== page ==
EHS says suspicious-looking mail may be unexpected packages from someone unfamiliar to you. It may be addressed to someone who no longer works in your office or it may have an improper title or address for someone. The postmark may not match the return address or it may not even have a return address. The package may be marked "personal" or "confidential," be an unusual size or weight or have a strange odor or stains.

The EHS Web site states individuals should NOT open a suspicious-looking package or letter. Individuals should place the item in a plastic bag or container, seal it and notify University Police.

"Don't panic," said EHS Director Madelyn Miller. "In order for anthrax to be infectious it has to be rubbed in an open wound or cut, swallowed or inhaled as a fine mist. It cannot spread from one person to another."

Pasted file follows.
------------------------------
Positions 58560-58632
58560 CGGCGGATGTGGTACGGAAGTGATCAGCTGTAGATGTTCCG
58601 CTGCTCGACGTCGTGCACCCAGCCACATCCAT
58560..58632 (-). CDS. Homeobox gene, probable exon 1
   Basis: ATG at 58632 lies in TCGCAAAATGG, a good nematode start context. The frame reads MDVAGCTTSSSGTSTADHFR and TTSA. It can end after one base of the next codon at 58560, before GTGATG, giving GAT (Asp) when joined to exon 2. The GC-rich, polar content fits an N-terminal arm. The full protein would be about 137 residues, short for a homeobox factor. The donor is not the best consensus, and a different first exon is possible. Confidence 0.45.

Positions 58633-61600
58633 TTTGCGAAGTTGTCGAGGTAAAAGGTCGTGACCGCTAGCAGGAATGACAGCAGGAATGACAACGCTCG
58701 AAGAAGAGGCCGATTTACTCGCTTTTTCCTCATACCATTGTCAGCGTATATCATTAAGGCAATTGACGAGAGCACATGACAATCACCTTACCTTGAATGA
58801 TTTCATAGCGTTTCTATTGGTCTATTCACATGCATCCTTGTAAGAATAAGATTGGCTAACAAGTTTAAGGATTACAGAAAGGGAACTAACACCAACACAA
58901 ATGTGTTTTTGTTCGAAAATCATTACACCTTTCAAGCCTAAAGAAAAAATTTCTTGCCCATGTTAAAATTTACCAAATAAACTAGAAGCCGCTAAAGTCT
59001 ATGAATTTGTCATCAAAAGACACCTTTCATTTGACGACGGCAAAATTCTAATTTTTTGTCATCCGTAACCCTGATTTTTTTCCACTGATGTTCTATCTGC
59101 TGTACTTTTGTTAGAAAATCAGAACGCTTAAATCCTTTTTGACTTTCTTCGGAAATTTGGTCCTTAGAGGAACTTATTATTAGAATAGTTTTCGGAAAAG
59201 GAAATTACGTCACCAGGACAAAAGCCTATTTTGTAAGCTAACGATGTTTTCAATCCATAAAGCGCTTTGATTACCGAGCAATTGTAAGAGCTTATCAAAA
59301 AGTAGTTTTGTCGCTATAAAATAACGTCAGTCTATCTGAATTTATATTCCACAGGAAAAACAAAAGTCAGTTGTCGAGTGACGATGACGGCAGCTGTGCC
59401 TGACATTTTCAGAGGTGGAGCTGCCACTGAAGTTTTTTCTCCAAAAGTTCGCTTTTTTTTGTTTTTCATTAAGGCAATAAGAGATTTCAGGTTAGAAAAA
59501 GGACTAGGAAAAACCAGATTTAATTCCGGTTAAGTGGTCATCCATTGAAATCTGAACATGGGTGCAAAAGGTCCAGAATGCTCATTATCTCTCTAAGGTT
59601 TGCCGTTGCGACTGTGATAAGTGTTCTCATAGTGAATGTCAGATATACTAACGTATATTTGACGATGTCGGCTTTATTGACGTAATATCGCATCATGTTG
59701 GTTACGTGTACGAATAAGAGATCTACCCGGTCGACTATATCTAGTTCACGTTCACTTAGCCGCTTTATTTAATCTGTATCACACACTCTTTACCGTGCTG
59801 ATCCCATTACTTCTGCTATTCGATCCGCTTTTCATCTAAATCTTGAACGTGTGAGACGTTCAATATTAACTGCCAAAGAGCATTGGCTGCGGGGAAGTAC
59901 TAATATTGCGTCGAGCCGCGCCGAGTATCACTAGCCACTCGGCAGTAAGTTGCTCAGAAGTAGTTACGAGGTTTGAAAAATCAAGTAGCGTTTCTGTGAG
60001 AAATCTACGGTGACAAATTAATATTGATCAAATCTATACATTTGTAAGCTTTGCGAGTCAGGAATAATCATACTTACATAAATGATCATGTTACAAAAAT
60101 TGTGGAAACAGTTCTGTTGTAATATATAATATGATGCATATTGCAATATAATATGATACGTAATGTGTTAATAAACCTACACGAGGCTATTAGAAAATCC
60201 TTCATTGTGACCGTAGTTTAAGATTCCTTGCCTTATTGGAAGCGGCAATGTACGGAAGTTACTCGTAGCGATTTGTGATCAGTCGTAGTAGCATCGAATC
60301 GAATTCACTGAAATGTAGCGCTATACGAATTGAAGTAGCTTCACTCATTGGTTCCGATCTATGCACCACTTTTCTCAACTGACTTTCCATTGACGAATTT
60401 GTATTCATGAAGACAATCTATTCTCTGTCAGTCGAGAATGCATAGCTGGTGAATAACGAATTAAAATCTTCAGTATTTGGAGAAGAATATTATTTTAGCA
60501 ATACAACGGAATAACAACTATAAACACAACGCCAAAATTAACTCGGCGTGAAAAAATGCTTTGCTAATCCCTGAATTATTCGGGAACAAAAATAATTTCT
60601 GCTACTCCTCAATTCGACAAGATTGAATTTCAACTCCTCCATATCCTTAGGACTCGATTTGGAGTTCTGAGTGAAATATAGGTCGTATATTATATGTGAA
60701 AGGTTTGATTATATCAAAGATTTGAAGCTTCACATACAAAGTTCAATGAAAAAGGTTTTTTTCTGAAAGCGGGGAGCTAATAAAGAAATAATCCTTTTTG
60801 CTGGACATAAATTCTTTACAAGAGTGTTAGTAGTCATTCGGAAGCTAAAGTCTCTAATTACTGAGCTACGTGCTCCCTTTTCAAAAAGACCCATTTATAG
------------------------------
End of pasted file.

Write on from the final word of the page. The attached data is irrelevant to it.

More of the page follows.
Miller said individuals should not shake a suspicious envelope or package to try to determine what's inside.

"Put the envelope in a plastic bag or other container to prevent leakage and notify University Police," she said. "If you don't have a bag or container, just cover it with something.

"Envelopes or packages that spill powder are our highest concern. In such a case do not try to clean up the powder. Leave the room immediately, leave your belongings and close the door, wash your hands with soap and water, prevent others from going in the room and call University Police," she said.

Miller said that if individuals observe a white powder they should try to determine where it came from if possible.